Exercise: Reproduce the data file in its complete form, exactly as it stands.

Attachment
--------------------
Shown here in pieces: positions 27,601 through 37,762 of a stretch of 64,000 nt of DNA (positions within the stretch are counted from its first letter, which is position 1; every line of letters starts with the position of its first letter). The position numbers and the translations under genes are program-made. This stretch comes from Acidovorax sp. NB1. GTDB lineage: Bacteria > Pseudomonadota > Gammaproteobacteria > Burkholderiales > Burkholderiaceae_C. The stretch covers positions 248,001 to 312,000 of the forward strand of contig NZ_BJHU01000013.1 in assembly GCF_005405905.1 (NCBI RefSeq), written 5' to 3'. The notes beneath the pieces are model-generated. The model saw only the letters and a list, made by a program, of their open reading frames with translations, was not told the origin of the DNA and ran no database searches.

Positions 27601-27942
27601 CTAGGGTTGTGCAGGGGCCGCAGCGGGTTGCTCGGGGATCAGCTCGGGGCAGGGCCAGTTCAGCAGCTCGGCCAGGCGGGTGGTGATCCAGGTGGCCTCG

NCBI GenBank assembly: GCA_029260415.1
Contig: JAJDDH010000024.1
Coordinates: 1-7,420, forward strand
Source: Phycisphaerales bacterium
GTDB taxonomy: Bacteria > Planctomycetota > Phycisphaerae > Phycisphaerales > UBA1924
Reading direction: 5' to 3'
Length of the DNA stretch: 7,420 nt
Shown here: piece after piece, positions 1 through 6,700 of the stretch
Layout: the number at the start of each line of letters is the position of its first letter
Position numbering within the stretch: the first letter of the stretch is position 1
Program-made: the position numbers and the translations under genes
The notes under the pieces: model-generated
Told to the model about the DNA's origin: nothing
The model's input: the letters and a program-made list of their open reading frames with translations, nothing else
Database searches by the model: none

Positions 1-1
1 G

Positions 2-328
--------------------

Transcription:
Shown here in pieces: positions 27,601 through 37,762 of a stretch of 64,000 nt of DNA (positions within the stretch are counted from its first letter, which is position 1; every line of letters starts with the position of its first letter). The position numbers and the translations under genes are program-made. This stretch comes from Acidovorax sp. NB1. GTDB lineage: Bacteria > Pseudomonadota > Gammaproteobacteria > Burkholderiales > Burkholderiaceae_C. The stretch covers positions 248,001 to 312,000 of the forward strand of contig NZ_BJHU01000013.1 in assembly GCF_005405905.1 (NCBI RefSeq), written 5' to 3'. The notes beneath the pieces are model-generated. The model saw only the letters and a list, made by a program, of their open reading frames with translations, was not told the origin of the DNA and ran no database searches.

Positions 27601-27942
27601 CTAGGGTTGTGCAGGGGCCGCAGCGGGTTGCTCGGGGATCAGCTCGGGGCAGGGCCAGTTCAGCAGCTCGGCCAGGCGGGTGGTGATCCAGGTGGCCTCG

NCBI GenBank assembly: GCA_029260415.1
Contig: JAJDDH010000024.1
Coordinates: 1-7,420, forward strand
Source: Phycisphaerales bacterium
GTDB taxonomy: Bacteria > Planctomycetota > Phycisphaerae > Phycisphaerales > UBA1924
Reading direction: 5' to 3'
Length of the DNA stretch: 7,420 nt
Shown here: piece after piece, positions 1 through 6,700 of the stretch
Layout: the number at the start of each line of letters is the position of its first letter
Position numbering within the stretch: the first letter of the stretch is position 1
Program-made: the position numbers and the translations under genes
The notes under the pieces: model-generated
Told to the model about the DNA's origin: nothing
The model's input: the letters and a program-made list of their open reading frames with translations, nothing else
Database searches by the model: none

Positions 1-1
1 G

Positions 2-328